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The Arm Swing Illusion / Jim Waldron's Swing Philosophy

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  • Jim WaldronJim Waldron Balance Point Golf Schools  3229WRX Points: 167Sponsors Posts: 3,229
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    Scottk wrote:


    Really, really interesting stuff. I am looking forward to more. With the arm movement you describe, blended with the rotation, it would seem impossible to suck the club inside.




    Exactly right - and this is the main benefit of understanding proper arm motion that comes with seeing through the Illusion. You simply stop sucking it inside with your arms because you clearly can now see how destructive to good ballstriking that move is...which again proves the power of the mind/brain to body connection, when you really "get it" at a deeper level of your mind, what I call Deep Insight, your body instantly starts to move in a new and better way. Still not a habit yet - that takes a lot of reps, but you are much closer to a correct and automatic body movement pattern now that your subconscious mind Swing Map has a concept that supports that body pattern.
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  • Jim WaldronJim Waldron Balance Point Golf Schools  3229WRX Points: 167Sponsors Posts: 3,229
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    rok78 wrote:


    Jim's got a lot of great stuff, I'm glad it's getting out. I've always been a little hesitant to share specifics because like what has already happened, it's easy to misinterpret the illusions. I got the chance to take a 1-day one-one school with Jim, a follow-up lesson and even got to play 9 holes. I have to say, even though it's big, the Arm Swing Illusion is only the tip of the iceberg. A couple of the things I thought I knew but really blew my mind was the pressures at set-up and how to tighten things in, and his stuff on training the subconcious to act and not let your concious mind get in the way of the shot. Lots of good techniques for that.



    Plus, even though his back was wrecked when we played, it was great to see he could still demonstrate principals and still compress the **** out of the ball. It's a different sound.




    Thanks, Rok. It is always a pleasure to work with you, since you are able to grasp the concepts and make the changes so quickly. We should try to get out and play a round at Fazio soon, I am here for 9 more days before heading home to Oregon for the busy summer season.



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  • Jim WaldronJim Waldron Balance Point Golf Schools  3229WRX Points: 167Sponsors Posts: 3,229
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    OK, I tried this arm movement w/out pivot and it seems like the clubhead is moving outside instead of straight back. Am I missing something??




    Yes - if you do the arm pushaway without the pivot, your arms, hands and shaft will be way outside the ideal plane. Add the pivot, if you blend the two moves together with good timing, and your shaft tracks back right on the address shaft plane and moves to about the elbow plane at the very end of takeaway, or just between it and address shaft plane.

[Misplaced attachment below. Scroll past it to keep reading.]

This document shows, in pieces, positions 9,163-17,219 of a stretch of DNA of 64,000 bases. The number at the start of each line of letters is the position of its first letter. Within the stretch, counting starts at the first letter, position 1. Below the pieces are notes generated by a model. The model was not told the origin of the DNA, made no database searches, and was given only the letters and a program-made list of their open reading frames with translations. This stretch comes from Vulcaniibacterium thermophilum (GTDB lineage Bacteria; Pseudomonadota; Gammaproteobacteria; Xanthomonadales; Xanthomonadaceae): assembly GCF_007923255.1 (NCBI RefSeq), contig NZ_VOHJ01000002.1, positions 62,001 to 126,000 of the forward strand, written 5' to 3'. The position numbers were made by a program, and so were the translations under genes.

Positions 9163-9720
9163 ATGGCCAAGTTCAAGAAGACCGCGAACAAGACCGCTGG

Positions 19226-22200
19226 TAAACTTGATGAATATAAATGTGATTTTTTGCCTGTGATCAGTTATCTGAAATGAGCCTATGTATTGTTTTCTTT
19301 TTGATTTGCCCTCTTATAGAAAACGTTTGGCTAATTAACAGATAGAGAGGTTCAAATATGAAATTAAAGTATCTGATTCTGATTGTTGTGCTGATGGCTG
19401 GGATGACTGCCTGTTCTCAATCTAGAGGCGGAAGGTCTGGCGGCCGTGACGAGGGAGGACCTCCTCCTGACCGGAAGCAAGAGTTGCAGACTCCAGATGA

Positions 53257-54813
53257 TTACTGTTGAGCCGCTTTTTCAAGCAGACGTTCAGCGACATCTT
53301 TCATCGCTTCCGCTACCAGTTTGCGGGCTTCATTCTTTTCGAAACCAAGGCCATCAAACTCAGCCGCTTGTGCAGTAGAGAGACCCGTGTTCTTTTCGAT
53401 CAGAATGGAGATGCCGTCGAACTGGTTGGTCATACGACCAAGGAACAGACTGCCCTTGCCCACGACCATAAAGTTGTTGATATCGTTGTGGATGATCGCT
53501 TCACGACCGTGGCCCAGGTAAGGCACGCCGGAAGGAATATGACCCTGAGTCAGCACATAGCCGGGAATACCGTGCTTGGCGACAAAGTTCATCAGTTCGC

"Keeping the arms in front" has become something of a cliche in recent years, but this is how you do it during takeaway and it sets the stage for second half of backswing as well. You never get stuck with this technique and it makes solid ballstriking a lot easier to achieve.



    I have written before about Jug McSpaden (tour pro from 1930's -1950's and best bud to Byron Nelson) and his arms in front drill and use it in our golf schools. You can actually hit balls with that drill, where you do the entire arm, right elbow bending and wrist setting from address to the top of backswing, all in front of your torso without any rotation of the torso, pause for a beat, and then coil to the Top without letting any independent arm motion happen, and then just swing away. You can also do the upper arm rotation to flatten shaft while pausing at the end of the first stage as another option.
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  • dapdap  2611WRX Points: 176Members Posts: 2,611
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    I think this might be similar to what Jim is saying about the arm illusion.



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  • russcrussc  6050WRX Points: 2Members Posts: 6,050
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    OK, I tried this arm movement w/out pivot and it seems like the clubhead is moving outside instead of straight back. Am I missing something??




    Yes - if you do the arm pushaway without the pivot, your arms, hands and shaft will be way outside the ideal plane. Add the pivot, if you blend the two moves together with good timing, and your shaft tracks back right on the address shaft plane and moves to about the elbow plane at the very end of takeaway, or just between it and address shaft plane.



    "Keeping the arms in front" has become something of a cliche in recent years, but this is how you do it during takeaway and it sets the stage for second half of backswing as well. You never get stuck with this technique and it makes solid ballstriking a lot easier to achieve.